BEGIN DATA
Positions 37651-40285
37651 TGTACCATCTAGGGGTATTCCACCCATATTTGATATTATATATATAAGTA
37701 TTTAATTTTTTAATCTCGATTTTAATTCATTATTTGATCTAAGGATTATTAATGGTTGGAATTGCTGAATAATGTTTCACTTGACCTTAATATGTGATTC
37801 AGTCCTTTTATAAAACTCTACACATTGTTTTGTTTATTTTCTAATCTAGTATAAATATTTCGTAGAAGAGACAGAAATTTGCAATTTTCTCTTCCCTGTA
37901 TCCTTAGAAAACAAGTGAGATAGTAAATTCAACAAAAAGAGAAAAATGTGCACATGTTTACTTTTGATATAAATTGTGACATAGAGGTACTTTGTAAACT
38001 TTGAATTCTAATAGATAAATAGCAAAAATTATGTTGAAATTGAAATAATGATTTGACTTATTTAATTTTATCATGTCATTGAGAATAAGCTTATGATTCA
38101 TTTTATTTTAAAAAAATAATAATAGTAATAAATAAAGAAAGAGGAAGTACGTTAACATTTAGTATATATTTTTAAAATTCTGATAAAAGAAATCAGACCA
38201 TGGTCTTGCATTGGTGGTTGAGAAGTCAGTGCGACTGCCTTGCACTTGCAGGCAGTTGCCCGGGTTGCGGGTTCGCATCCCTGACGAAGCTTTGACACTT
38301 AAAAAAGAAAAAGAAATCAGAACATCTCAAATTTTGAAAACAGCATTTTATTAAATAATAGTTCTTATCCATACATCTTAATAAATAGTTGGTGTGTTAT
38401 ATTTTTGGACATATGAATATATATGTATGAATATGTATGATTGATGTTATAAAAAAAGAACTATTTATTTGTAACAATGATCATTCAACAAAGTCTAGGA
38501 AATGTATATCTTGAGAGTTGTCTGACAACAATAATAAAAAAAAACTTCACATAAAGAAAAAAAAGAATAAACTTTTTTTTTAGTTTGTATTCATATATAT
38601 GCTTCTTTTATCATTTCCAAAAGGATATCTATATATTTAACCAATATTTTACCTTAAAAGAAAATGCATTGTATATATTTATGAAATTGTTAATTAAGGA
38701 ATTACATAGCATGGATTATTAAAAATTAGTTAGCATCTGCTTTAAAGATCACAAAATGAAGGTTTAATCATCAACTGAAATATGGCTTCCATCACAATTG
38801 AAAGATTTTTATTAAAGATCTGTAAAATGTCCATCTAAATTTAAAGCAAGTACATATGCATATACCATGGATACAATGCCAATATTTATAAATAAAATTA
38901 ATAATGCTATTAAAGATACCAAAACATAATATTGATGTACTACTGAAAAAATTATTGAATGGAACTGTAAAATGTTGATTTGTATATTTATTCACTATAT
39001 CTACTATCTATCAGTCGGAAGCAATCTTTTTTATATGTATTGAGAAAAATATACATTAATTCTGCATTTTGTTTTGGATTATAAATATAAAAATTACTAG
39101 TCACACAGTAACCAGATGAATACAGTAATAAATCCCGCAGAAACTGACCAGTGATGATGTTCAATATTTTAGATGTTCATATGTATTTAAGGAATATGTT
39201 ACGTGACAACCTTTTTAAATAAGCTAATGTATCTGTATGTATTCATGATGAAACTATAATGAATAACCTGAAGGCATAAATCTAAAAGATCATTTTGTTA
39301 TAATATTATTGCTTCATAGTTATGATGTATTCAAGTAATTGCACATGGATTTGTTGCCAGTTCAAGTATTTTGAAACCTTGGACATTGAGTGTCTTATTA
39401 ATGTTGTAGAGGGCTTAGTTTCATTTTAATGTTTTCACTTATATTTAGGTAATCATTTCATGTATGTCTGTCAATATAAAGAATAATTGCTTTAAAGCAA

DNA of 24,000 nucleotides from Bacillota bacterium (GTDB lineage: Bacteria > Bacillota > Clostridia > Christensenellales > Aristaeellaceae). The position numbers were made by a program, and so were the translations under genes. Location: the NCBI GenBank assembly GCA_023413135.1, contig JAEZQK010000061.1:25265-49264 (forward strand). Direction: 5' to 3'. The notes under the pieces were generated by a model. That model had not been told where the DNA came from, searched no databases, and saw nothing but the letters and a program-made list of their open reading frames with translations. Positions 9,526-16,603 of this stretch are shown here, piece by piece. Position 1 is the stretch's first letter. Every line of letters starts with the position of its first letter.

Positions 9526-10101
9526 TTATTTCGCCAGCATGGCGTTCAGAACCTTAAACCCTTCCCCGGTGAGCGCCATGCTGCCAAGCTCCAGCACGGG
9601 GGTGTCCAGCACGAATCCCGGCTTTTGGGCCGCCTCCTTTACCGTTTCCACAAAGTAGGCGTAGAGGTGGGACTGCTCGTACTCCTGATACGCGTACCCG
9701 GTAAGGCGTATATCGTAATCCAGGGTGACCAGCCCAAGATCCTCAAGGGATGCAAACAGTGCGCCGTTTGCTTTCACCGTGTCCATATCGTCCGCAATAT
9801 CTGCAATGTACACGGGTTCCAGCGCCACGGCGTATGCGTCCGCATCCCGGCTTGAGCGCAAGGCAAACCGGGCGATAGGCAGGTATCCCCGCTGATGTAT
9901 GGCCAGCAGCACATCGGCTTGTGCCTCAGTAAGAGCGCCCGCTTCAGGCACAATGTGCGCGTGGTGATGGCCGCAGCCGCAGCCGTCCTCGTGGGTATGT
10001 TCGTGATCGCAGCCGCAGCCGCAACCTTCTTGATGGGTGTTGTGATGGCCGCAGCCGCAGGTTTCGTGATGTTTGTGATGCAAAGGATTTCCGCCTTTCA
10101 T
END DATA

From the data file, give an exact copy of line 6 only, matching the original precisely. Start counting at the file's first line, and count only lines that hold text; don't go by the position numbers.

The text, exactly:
38001 TTGAATTCTAATAGATAAATAGCAAAAATTATGTTGAAATTGAAATAATGATTTGACTTATTTAATTTTATCATGTCATTGAGAATAAGCTTATGATTCA